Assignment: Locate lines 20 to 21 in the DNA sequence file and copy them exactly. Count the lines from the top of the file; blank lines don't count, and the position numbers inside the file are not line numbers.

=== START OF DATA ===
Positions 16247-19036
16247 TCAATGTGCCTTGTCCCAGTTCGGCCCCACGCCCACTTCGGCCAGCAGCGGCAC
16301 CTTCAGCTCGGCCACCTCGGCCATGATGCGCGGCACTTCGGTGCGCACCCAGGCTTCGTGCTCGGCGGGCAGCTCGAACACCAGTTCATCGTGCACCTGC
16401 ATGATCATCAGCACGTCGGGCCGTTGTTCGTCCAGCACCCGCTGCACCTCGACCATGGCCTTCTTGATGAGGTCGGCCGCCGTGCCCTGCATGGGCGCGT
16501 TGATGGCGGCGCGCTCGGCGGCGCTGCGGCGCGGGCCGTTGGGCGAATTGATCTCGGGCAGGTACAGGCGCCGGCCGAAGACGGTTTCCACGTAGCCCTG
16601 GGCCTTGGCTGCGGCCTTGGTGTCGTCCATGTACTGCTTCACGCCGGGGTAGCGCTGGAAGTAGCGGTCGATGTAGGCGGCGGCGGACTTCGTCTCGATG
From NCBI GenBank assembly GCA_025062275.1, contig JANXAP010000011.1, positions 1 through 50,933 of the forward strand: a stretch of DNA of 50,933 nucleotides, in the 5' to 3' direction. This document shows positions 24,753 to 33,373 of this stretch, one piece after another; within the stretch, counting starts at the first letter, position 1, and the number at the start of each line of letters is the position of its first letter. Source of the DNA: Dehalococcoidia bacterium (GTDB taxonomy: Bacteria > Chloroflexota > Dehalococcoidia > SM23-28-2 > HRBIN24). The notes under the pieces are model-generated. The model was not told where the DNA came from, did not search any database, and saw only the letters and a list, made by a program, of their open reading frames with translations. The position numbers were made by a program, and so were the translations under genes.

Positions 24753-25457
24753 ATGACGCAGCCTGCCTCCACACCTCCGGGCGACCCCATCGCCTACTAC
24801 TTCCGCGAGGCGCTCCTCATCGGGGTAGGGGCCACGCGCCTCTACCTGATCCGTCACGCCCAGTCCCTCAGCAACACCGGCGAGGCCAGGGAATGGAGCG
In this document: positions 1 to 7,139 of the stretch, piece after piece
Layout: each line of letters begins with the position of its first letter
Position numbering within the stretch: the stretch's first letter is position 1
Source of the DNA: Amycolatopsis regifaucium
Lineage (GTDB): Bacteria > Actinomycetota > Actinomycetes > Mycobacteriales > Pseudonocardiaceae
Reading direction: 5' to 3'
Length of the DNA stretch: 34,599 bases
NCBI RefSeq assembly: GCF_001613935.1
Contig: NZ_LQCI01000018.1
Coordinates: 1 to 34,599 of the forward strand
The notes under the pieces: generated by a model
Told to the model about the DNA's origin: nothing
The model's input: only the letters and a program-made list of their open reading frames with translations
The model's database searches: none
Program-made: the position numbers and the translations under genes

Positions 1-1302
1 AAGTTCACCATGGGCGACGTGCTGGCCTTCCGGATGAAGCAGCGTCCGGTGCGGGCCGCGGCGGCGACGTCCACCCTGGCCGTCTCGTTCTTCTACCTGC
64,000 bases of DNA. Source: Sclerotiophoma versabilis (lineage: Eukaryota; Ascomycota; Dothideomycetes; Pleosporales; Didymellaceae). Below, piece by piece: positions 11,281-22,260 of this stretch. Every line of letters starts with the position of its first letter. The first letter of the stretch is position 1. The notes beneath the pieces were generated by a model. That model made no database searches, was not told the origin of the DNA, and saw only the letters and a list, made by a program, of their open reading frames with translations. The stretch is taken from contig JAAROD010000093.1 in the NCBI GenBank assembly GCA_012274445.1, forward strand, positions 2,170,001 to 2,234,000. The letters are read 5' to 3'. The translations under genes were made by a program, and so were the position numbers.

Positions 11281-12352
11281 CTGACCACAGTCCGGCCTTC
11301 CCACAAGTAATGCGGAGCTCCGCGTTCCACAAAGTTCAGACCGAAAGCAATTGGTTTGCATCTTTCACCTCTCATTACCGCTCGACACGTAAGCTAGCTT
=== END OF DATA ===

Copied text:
Coordinates: 1 to 34,599 of the forward strand
The notes under the pieces: generated by a model